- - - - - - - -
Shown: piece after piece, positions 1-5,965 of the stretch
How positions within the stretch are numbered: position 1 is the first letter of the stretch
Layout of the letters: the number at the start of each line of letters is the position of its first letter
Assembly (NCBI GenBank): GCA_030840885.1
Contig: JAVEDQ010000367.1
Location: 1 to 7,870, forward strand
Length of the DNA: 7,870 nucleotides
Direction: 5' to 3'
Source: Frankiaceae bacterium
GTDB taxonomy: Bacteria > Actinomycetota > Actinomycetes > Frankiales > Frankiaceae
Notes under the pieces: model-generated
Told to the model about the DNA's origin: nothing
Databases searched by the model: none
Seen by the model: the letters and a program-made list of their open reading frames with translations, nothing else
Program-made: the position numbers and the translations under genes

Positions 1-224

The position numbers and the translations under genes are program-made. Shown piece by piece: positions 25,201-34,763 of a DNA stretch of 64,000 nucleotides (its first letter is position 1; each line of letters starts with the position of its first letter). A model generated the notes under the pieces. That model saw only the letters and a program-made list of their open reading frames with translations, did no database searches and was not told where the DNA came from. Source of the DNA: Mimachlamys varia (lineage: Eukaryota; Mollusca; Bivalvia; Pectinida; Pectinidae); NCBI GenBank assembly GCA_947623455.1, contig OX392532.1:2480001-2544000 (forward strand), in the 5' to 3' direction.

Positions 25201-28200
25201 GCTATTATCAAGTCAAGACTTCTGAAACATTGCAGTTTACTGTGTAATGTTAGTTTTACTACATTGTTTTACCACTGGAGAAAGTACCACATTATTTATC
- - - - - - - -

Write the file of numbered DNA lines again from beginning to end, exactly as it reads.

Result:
Shown: piece after piece, positions 1-5,965 of the stretch
How positions within the stretch are numbered: position 1 is the first letter of the stretch
Layout of the letters: the number at the start of each line of letters is the position of its first letter
Assembly (NCBI GenBank): GCA_030840885.1
Contig: JAVEDQ010000367.1
Location: 1 to 7,870, forward strand
Length of the DNA: 7,870 nucleotides
Direction: 5' to 3'
Source: Frankiaceae bacterium
GTDB taxonomy: Bacteria > Actinomycetota > Actinomycetes > Frankiales > Frankiaceae
Notes under the pieces: model-generated
Told to the model about the DNA's origin: nothing
Databases searched by the model: none
Seen by the model: the letters and a program-made list of their open reading frames with translations, nothing else
Program-made: the position numbers and the translations under genes

Positions 1-224

The position numbers and the translations under genes are program-made. Shown piece by piece: positions 25,201-34,763 of a DNA stretch of 64,000 nucleotides (its first letter is position 1; each line of letters starts with the position of its first letter). A model generated the notes under the pieces. That model saw only the letters and a program-made list of their open reading frames with translations, did no database searches and was not told where the DNA came from. Source of the DNA: Mimachlamys varia (lineage: Eukaryota; Mollusca; Bivalvia; Pectinida; Pectinidae); NCBI GenBank assembly GCA_947623455.1, contig OX392532.1:2480001-2544000 (forward strand), in the 5' to 3' direction.

Positions 25201-28200
25201 GCTATTATCAAGTCAAGACTTCTGAAACATTGCAGTTTACTGTGTAATGTTAGTTTTACTACATTGTTTTACCACTGGAGAAAGTACCACATTATTTATC